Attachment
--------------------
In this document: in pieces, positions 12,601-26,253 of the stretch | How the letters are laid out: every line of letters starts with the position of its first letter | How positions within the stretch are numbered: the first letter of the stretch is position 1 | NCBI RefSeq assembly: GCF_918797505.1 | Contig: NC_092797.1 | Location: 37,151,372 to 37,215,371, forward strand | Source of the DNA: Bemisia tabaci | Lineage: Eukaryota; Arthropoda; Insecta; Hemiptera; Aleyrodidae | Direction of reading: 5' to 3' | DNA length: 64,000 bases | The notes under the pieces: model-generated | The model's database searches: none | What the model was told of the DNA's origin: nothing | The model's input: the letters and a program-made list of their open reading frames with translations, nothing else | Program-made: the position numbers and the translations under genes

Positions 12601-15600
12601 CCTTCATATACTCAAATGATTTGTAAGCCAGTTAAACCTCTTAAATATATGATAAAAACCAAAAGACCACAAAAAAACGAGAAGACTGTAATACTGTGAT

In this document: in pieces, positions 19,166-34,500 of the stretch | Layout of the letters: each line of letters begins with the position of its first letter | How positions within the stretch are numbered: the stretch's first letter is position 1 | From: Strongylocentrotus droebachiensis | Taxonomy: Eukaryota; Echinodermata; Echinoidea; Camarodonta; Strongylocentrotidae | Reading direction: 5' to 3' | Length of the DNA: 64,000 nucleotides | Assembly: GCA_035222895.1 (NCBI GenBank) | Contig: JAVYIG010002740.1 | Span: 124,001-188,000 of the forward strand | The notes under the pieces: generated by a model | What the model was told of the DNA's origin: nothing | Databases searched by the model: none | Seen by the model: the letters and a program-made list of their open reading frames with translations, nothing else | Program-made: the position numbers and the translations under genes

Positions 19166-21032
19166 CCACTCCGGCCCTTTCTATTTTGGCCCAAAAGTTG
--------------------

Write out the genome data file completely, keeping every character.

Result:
In this document: in pieces, positions 12,601-26,253 of the stretch | How the letters are laid out: every line of letters starts with the position of its first letter | How positions within the stretch are numbered: the first letter of the stretch is position 1 | NCBI RefSeq assembly: GCF_918797505.1 | Contig: NC_092797.1 | Location: 37,151,372 to 37,215,371, forward strand | Source of the DNA: Bemisia tabaci | Lineage: Eukaryota; Arthropoda; Insecta; Hemiptera; Aleyrodidae | Direction of reading: 5' to 3' | DNA length: 64,000 bases | The notes under the pieces: model-generated | The model's database searches: none | What the model was told of the DNA's origin: nothing | The model's input: the letters and a program-made list of their open reading frames with translations, nothing else | Program-made: the position numbers and the translations under genes

Positions 12601-15600
12601 CCTTCATATACTCAAATGATTTGTAAGCCAGTTAAACCTCTTAAATATATGATAAAAACCAAAAGACCACAAAAAAACGAGAAGACTGTAATACTGTGAT

In this document: in pieces, positions 19,166-34,500 of the stretch | Layout of the letters: each line of letters begins with the position of its first letter | How positions within the stretch are numbered: the stretch's first letter is position 1 | From: Strongylocentrotus droebachiensis | Taxonomy: Eukaryota; Echinodermata; Echinoidea; Camarodonta; Strongylocentrotidae | Reading direction: 5' to 3' | Length of the DNA: 64,000 nucleotides | Assembly: GCA_035222895.1 (NCBI GenBank) | Contig: JAVYIG010002740.1 | Span: 124,001-188,000 of the forward strand | The notes under the pieces: generated by a model | What the model was told of the DNA's origin: nothing | Databases searched by the model: none | Seen by the model: the letters and a program-made list of their open reading frames with translations, nothing else | Program-made: the position numbers and the translations under genes

Positions 19166-21032
19166 CCACTCCGGCCCTTTCTATTTTGGCCCAAAAGTTG